Tech Review – Tritton Detonator Headset

There’s something very attractive about Tritton headsets that’s rather hard to place. While I’ve been a long-term user of the Turtle Beach X11s as an all-purpose headset, a set of Trittons definitely seems to ooze ‘made for gaming’ in every part of its being. Perhaps it’s the aesthetic of Tritton’s range that does the trick, with a general theme of not looking unlike a flight headset from an Apache helicopter, and the Detonator doesn’t break this trend – for the self-conscious gamer, it’s hard to do better if style is a deciding factor.

Tritton Detonator Headset

The Detonator is also fairly comfortable, and while its adjusting measures aren’t the best, it definitely slips onto the head pleasantly. In fact, as far as the exterior goes, I enjoyed the Detonator more than every headset I’ve tried, from its untangly wires to its slick backlit volume controls.

However, it’s still true these should be peripheral to the sound quality that the headset can deliver, and the Detonator has its share of pros and cons. If you’re mainly going for a headset so as to not keep the loved ones awake at night when you’re getting your evening dose of Xbox 360, it’s a pretty great deal. Higher pitches sound great, and I found voice chat to be much clearer than with my Turtle Beaches, so I had a great time playing something with a lot of soundtrack and dialogue such as, for example, Rockstar’s Red Dead Redemption.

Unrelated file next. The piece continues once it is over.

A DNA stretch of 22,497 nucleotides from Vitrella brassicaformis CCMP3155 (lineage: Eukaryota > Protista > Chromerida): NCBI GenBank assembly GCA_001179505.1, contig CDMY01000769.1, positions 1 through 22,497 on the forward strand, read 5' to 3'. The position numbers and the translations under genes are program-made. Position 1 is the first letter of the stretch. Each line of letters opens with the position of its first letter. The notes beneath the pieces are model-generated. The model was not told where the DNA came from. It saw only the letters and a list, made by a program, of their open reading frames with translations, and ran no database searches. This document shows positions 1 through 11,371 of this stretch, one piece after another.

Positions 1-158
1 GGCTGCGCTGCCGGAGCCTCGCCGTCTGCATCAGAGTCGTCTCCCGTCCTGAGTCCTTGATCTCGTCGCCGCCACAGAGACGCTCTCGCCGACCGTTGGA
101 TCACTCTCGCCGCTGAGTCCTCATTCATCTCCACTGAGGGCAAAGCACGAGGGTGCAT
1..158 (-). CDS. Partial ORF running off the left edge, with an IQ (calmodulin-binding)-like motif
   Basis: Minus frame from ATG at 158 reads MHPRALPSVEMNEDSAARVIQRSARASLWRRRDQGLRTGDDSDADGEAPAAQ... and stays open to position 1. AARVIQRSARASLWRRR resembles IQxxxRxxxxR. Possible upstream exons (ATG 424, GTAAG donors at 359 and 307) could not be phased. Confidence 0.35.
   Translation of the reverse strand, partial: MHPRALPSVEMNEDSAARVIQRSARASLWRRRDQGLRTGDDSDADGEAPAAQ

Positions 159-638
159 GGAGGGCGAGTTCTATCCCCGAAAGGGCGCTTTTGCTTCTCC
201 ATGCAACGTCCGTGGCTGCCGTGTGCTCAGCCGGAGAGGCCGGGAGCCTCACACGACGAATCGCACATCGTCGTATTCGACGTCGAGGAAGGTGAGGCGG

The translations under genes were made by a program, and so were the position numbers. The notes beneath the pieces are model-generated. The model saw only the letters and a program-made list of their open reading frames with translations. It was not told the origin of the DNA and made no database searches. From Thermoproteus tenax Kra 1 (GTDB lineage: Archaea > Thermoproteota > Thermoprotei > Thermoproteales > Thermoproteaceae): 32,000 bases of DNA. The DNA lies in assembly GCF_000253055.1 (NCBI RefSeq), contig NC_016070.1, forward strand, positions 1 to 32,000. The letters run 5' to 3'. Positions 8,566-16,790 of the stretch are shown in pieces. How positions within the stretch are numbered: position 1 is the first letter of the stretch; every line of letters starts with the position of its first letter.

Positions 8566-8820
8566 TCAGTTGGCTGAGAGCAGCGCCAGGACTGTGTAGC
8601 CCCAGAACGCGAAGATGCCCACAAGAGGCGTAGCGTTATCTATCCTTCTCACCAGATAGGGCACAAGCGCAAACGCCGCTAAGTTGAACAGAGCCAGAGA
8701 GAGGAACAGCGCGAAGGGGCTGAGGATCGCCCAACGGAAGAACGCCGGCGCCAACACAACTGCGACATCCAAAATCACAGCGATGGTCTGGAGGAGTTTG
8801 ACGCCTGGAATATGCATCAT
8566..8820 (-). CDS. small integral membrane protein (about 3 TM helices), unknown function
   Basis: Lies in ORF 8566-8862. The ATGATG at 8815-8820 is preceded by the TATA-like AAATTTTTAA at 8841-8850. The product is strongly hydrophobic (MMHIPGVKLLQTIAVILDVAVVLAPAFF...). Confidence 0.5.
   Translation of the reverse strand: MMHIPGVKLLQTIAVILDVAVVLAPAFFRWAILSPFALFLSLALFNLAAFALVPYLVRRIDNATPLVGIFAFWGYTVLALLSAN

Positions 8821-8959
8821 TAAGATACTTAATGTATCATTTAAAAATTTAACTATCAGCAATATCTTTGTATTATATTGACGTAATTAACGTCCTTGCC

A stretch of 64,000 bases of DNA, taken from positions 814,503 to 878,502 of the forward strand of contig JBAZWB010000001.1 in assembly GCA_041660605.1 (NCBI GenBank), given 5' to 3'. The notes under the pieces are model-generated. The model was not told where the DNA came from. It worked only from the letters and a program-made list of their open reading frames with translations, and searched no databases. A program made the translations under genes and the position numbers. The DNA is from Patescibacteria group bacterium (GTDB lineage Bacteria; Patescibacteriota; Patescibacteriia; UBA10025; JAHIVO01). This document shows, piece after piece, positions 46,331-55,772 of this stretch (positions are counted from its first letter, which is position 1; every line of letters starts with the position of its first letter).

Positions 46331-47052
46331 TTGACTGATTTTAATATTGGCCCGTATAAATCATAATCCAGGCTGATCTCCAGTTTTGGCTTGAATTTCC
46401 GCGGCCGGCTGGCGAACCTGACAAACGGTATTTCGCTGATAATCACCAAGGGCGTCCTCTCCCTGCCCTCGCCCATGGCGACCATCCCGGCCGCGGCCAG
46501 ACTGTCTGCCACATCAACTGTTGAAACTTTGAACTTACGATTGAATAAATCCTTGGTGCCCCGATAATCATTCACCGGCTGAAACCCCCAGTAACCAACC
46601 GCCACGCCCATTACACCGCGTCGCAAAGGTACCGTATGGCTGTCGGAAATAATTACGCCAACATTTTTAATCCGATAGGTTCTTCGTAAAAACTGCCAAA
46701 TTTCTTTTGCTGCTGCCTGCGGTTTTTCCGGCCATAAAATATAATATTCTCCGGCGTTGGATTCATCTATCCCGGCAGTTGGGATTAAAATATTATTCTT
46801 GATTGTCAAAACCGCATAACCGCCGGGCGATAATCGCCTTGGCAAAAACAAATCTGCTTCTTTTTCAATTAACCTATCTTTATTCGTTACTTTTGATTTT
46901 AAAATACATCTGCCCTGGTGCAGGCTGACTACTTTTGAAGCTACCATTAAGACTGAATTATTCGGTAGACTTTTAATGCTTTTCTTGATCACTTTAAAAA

On the other hand, I’m also a keen FPS player, and indeed this is where a great deal of Xbox 360s headsets’ market lies. In this respect, I’m cautious to rate the Detonator as above ‘okay’. Explosions and gunfire sound pretty good, though lacking a lot of bass ‘thump’ to them. I also found that detecting enemy footsteps and distant gunfire to be a not an easy task in comparison to my ‘Beaches’. Tritton have clearly worked on the stereo sound a great deal, and sounds certainly seem to be coming from a huge range of directions, but it’s very hard to pinpoint which from where.

But all in all, the Tritton is still a headset that’s sturdily above average. It’s robust enough to not break underfoot (the bane of all gaming headsets), it does most audio ranges pretty distinctly, and chatting with friends is pretty flawless through it.

For roughly £60, you’re getting a headset that won’t be letting you down on the field any time soon.
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Henry McMunn

Henry McMunn is a games journalist who currently spends a great deal of his time listening to 50s swing, smoking cigars and watching Chris Morris satire. You can follow him on Twitter @failboatskipper